The much-debated, entrenched problem of new house-building being held up by water-based environmental concerns in England and Wales rumbles on – and we regret to report on further attempts in Whitehall to resolve nutrient neutrality having floundered (again).
In August, Michael Gove MP (Secretary of State for Levelling Up, Housing & Communities) revealed plans to legislate to remove an obligation for Natural England to provide advice to English local planning authorities against approving new housing where water may be threatened by pollution (especially illegal sewage discharges). House-builders are wrongly pilloried for causing nitrate & phosphate pollution when the vast majority of nutrients in rivers comes from livestock agriculture or the years of failings by water companies.
Unfortunately, the DLUHC announcement was bungled and inaccurate reporting by the BBC and others served only to antagonise (a) wildlife & nature charities and (b) house-builders. Unless & until the law is changed, Natural England’s guidance to local councils to assess all applications to guard against pollution from nitrates & phosphates remains in force. SME builders may have contacted their local council in the vain hope their stalled applications will be revived: they won’t.
In September, ministers tabled amendments to their Levelling Up & Regeneration Bill which was being scrutinised in the House of Lords. The aim was to dis-apply the consideration of nutrient flows from urban wastewater as part of Habitats Regulations Assessments when deciding whether (or not) to grant planning permission. Whitehall thought this would rectify the much-debated nutrient neutrality problem that holds back an estimated 120,000+ new homes. But ministers met stiff resistance in the House of Lords where Labour, Lib Dem, Greens and environmentalists like Lord (Zac) Goldsmith voted against the proposals to defeat the Government by 47 votes.
During the Autumn Party Conferences, the BMF, the Home Builders Federation and others lobbied on the urgent need to resolve nutrient neutrality – because merchants’ sales in the affected districts are down – and desperately needed homes are not being completed. Brett Amphlett (BMF Policy & Public Affairs’ Manager) raised this issue with Tim Farron MP (Lib Dem DEFRA Spokesman), Ruth Jones MP & Baroness Sue Hayman (Labour Shadow DEFRA Ministers) and several Tory MPs in whose constituency there are stalled sites. Each talked a good game and acknowledged the scale & seriousness of the sewage problem – but the Labour Party’s position is rather shaky following its shortsighted, opportunistic decision to switch to vote against the Government’s proposals.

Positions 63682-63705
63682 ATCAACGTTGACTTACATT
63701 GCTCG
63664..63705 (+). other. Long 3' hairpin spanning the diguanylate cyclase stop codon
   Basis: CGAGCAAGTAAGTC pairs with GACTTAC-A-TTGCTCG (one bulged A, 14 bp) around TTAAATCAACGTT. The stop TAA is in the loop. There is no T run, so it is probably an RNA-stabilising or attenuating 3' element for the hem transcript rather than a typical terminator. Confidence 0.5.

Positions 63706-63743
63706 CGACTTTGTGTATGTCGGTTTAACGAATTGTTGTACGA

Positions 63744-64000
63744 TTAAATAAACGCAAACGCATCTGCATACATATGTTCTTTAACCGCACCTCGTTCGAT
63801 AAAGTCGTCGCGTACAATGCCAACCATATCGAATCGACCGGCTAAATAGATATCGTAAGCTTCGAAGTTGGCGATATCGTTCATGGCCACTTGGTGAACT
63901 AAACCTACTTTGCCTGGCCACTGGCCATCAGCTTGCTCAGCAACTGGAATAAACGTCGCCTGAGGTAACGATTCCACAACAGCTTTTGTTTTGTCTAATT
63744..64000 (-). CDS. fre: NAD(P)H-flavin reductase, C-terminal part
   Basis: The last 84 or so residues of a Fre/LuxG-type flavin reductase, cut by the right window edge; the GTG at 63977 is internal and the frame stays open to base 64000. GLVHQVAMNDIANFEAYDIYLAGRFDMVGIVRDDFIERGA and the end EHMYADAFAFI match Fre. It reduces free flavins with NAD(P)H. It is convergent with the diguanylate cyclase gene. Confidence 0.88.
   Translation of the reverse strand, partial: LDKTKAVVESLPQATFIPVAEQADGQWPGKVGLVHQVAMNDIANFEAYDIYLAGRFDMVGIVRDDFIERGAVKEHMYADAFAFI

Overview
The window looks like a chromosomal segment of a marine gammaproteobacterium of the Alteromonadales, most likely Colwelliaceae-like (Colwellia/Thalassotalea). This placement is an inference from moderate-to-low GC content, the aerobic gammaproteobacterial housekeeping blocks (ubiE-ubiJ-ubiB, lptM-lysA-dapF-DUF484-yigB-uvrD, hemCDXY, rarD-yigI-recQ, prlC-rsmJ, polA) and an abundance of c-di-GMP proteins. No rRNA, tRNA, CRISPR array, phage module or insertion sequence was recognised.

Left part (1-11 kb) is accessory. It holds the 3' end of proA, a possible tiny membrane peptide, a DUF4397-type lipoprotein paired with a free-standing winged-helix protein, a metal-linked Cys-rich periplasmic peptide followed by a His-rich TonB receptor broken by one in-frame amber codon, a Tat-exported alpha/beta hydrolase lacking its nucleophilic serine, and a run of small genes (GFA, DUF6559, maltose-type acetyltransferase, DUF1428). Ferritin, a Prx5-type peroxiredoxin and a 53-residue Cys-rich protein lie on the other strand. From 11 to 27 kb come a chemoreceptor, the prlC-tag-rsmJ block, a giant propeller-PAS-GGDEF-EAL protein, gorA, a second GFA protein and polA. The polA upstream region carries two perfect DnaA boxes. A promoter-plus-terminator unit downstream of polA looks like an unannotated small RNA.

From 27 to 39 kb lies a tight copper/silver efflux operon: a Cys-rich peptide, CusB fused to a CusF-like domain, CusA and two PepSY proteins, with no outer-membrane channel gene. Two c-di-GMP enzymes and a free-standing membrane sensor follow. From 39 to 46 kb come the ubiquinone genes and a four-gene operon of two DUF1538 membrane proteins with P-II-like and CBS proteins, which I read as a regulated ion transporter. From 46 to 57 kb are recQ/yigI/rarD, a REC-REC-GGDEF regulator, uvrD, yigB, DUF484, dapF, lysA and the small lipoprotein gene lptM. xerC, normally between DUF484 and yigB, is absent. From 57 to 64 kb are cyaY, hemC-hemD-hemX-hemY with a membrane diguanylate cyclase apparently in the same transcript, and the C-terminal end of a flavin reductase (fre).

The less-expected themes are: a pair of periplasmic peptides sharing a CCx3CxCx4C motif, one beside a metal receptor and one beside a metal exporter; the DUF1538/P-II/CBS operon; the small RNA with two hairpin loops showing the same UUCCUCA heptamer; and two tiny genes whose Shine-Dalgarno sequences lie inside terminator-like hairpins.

In addition to politicians, Brett spoke to the National Farmers’ Union and Fergal Sharkey, both heavily involved in the sewage debate, from different ends of the spectrum. Many readers will remember Fergal as the lead singer in “The Undertones” from 1975 to 1983 before becoming a successful solo artist. He is a keen angler and devotes his time to campaign against the water companies and the weak response (as he sees it) from OFWAT the regulator and the Environment Agency.
At the end of October, national newspapers reported that Downing Street had given up trying to fix this prior to the General Election. The political calculation is that there is insufficient time to push through difficult, controversial legislation before Polling Day. In November, this was confirmed when the King’s Speech was revealed – with no mention of any fresh legislation. This is bitterly disappointing, but the BMF and Home Builders Federation continue to lobby on this nonetheless. The one crumb of comfort is at least this way, the current government won’t mess it up again. Looks like a decisive General Election result in 6-9 months’ time is the only way to make progress.